The digestive tract, with the esophagus marked in red
Endoscopic image of an esophageal adenocarcinoma
The esophagus is constricted in three places.
Esophageal cancer (lower part) as a result of Barrettʼs esophagus
A mass seen during an endoscopy and an ultrasound of the mass conducted during the endoscopy session.
Esophageal cancer as shown by a filling defect during an upper GI series
Esophageal stent for esophageal cancer
Esophageal stent for esophageal cancer
Before and after a total esophagectomy
Typical scar lines after the two main methods of surgery
Death from esophageal cancer per million persons in 2012
Endoscopic image of Barrett esophagus – a frequent precursor of esophageal adenocarcinoma
Endoscopy and radial endoscopic ultrasound images of a submucosal tumor in the central portion of the esophagus
Contrast CT scan showing an esophageal tumor (axial view)
Contrast CT scan showing an esophageal tumor (coronal view)
Esophageal cancer
Micrograph showing histopathological appearance of an esophageal adenocarcinoma (dark blue – upper-left of image) and normal squamous epithelium (upper-right of image) at H&E staining
T1, T2, and T3 stages of esophageal cancer
Stage T4 esophageal cancer
Esophageal cancer with spread to lymph nodes
Internal radiotherapy for esophageal cancer
Self-expandable metallic stents are sometimes used for palliative care

Esophageal cancer is cancer arising from the esophagus—the food pipe that runs between the throat and the stomach.

- Esophageal cancer

The esophagus may be affected by gastric reflux, cancer, prominent dilated blood vessels called varices that can bleed heavily, tears, constrictions, and disorders of motility.

- Esophagus
The digestive tract, with the esophagus marked in red

7 related topics

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A chest X-ray showing achalasia ( arrows point to the outline of the massively dilated esophagus )

Esophageal achalasia

A chest X-ray showing achalasia ( arrows point to the outline of the massively dilated esophagus )
Transhiatal oesophagectomy specimen from a patient suffering from late-stage achalasia. Diverticulum at the left lower end of the oesophagus.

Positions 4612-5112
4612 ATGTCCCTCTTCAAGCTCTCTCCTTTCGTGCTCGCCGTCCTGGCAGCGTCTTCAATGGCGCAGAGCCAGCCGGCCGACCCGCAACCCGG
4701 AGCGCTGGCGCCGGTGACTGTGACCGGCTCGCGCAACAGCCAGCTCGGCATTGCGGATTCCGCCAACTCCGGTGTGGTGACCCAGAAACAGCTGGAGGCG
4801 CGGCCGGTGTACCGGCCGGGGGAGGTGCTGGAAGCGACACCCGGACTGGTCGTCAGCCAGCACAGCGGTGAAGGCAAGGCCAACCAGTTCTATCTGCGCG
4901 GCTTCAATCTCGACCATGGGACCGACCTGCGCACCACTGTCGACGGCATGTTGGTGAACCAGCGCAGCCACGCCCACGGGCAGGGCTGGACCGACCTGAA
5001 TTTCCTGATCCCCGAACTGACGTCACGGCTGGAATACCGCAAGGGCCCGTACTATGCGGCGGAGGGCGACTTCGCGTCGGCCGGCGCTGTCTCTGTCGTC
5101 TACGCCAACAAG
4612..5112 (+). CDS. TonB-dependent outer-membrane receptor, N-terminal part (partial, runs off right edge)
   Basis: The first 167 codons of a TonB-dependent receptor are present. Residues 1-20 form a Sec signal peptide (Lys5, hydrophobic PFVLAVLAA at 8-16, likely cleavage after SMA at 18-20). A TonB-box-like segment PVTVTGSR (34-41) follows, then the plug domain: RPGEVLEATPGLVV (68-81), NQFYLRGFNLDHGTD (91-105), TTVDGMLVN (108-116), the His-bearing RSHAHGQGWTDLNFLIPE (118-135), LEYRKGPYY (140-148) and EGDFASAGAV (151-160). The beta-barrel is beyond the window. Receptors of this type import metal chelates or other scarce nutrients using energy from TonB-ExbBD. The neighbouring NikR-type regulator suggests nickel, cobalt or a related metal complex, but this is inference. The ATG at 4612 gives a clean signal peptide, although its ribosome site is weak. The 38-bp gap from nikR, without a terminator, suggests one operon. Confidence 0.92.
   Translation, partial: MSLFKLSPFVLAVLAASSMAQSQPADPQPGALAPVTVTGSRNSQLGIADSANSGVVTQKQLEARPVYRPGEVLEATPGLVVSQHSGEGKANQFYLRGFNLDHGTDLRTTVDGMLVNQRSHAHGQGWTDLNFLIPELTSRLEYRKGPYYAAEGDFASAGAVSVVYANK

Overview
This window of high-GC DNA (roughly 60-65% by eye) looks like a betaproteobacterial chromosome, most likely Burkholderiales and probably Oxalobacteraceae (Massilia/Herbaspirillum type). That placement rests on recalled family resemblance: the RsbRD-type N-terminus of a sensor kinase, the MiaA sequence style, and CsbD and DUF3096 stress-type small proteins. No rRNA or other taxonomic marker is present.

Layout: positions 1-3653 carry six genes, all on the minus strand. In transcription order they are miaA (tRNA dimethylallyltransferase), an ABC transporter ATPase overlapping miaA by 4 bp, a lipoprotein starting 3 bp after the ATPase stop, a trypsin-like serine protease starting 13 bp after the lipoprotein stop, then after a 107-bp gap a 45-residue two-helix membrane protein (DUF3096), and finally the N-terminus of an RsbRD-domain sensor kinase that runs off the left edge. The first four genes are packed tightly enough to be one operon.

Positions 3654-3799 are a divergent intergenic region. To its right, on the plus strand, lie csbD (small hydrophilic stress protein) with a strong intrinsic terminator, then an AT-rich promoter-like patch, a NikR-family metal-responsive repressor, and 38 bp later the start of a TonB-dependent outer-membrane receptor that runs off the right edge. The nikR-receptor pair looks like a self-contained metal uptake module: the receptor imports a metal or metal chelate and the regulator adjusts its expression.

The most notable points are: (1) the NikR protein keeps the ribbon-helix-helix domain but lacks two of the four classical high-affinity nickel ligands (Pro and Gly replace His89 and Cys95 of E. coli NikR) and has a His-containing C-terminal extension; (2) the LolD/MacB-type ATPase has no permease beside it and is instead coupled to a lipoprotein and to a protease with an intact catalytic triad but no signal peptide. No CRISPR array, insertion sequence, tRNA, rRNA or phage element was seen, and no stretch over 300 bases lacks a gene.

An axial CT image showing marked dilatation of the esophagus in a person with achalasia.
"Bird's beak" appearance and "megaesophagus", typical in achalasia.
Schematic of manometry in achalasia showing aperistaltic contractions, increased intraesophageal pressure, and failure of relaxation of the lower esophageal sphincter.
Image of a stomach which has undergone Fundoplomy

Esophageal achalasia, often referred to simply as achalasia, is a failure of smooth muscle fibers to relax, which can cause the lower esophageal sphincter to remain closed.

However, a small proportion occurs secondary to other conditions, such as esophageal cancer, Chagas disease (an infectious disease common in South America) or Triple-A syndrome.

X-ray image of the chest showing the internal anatomy of the rib cage, lungs and heart as well as the inferior thoracic border–made up of the diaphragm.

Heartburn

Burning sensation in the central chest or upper central abdomen.

Burning sensation in the central chest or upper central abdomen.

X-ray image of the chest showing the internal anatomy of the rib cage, lungs and heart as well as the inferior thoracic border–made up of the diaphragm.

Heartburn is usually due to regurgitation of gastric acid (gastric reflux) into the esophagus.

Esophageal cancers

The digestive tract, with the esophagus marked in red

Dysphagia

Difficulty in swallowing.

Difficulty in swallowing.

The digestive tract, with the esophagus marked in red

In achalasia, there is idiopathic destruction of parasympathetic ganglia of the Auerbach's (Myenteric) plexus of the entire esophagus, which results in functional narrowing of the lower esophagus, and peristaltic failure throughout its length.

Esophageal cancer

X-ray showing radiocontrast from the stomach (white material below diaphragm) entering the esophagus (three vertical collections of white material in the mid-line of the chest) due to severe reflux

Gastroesophageal reflux disease